As for the face, find a quality cream that suits your skin type and apply it morning, evening, and every time you wash it in the shower after surfing.
Depending on their needs, some people benefit from dermatologist-formulated skincare products.
If you have extra sensitive or reactive skin, melasma, or are prone to breakouts, we take you back to the first step and advise you to contact a dermatologist to find out what is best for you.
Another helpful tip: hands and feet are often dismissed at this stage. Don't forget to wear hand cream and apply it frequently.
Care for your feet with a rich foot cream to prevent hard, dried skin. Apply it after the shower and before sleeping to keep your foundations nice and healthy.
4. Protect Your Skin
All surfers, regardless of the weather conditions, are particularly exposed to the damaging effects of the sun.
You must always - and we mean always - apply safe sunscreen, according to the instructions on the packaging, before you hit the water.
There are different types of sunscreen, so try around or ask your dermatologist to find the right one.
It's always better to choose a different sunscreen for the face and body, according to your skin type and sun exposure.
While we don't remember it until we get a sunburn, the vulnerable skin on our heads also needs protection. There are sprays, sticks, and oils specifically created to protect it.
Choose the best one for your hair type and stick to this step, as melanoma in the scalp is rare but more dangerous than in other parts of the body.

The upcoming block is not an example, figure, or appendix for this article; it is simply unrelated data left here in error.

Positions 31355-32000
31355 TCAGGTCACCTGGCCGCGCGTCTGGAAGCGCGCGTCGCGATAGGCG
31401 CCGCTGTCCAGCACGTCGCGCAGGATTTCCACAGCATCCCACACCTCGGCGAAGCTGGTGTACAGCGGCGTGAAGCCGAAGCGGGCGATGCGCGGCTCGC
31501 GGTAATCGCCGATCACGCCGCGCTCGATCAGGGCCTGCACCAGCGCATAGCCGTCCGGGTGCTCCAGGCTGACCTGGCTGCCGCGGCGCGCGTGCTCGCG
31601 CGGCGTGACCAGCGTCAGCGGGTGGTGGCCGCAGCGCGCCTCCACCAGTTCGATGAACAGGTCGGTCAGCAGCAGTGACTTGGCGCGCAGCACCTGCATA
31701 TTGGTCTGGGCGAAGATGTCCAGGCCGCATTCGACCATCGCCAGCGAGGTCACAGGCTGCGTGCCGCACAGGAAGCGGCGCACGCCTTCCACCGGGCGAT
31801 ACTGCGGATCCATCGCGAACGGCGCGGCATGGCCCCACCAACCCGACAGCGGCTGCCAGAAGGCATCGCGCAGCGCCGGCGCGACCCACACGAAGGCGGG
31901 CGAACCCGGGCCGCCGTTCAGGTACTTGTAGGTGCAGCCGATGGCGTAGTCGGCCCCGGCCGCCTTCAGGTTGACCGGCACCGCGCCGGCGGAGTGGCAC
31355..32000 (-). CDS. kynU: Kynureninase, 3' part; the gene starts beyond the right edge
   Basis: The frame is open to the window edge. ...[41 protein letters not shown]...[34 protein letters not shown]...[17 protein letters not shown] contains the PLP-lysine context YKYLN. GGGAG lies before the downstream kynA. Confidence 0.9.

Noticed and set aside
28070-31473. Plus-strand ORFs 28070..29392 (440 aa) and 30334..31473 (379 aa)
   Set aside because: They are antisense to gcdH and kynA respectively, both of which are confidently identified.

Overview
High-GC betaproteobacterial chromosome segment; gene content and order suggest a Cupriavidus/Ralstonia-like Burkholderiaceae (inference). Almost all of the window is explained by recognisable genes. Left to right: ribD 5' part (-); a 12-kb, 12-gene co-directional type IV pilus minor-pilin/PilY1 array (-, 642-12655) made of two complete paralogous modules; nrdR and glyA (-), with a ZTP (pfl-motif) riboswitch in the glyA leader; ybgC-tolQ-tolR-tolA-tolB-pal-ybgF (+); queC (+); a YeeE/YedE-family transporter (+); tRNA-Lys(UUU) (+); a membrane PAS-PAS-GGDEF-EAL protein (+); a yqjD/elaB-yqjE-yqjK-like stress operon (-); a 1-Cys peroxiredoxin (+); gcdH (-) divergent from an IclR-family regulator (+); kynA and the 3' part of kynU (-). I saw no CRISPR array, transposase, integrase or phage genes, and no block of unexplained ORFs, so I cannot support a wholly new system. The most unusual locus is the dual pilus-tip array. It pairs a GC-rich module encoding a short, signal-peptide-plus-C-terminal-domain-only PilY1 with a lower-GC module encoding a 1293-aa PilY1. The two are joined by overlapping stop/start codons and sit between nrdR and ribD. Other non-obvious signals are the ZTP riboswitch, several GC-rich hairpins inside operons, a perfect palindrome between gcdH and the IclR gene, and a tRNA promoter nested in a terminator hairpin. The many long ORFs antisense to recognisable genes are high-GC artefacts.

Other useful measures are covering your head or pulling your hair up in a ponytail to hide your part and keep it from sunburn.
5. Hydrate Your Skin
When you spend hours in the ocean, your need for water goes up, and your skin can reflect that.
There is no use in lathering it with lush oils and creams if you don't hydrate it from the inside out.
Water is vital for skin health, and as a surfer, you should drink plenty of it. Keep a glass bottle of water always at hand, and drink it before and after surfing.
If you don't particularly appreciate water, you can always make delicious handmade fruit juice or fragrant flavored water.
There are plenty of zero-effort recipes out there, so no excuses to opt for unhealthy, sugared drinks that will do the opposite of what is intended.
6. Eat Right
Water isn't the only source of hydration.
Rich fruits and healthy vegetables are also packed with H2O, with the added benefit of minerals, vitamins, and other fantastic components.
A healthy diet keeps your skin balanced and more resistant while also boosting the action of the products you put on its surface.
Some foods are particularly beneficial: avocados, fatty fish, olive oil, almonds, carrots, green tea, citrus fruits, berries, broccoli, peppers, sweet potatoes, tomatoes, greek yogurt, and eggs.
7. Act When Something Is Wrong
Look for medical advice whenever you notice something wrong with your skin. The skin is the biggest organ in our body, and it often reveals underlying issues.
We are not only talking about skin cancer symptoms but also little ailments that can become big problems if unattended.
Alterations in moles, spots, persistent rashes, broken skin, or nail fungus all should be checked by a specialist.
Now that you know how to care for your skin, it's time to have fun in the waves. It's incredible out there.
Words by Ana de Brito Costa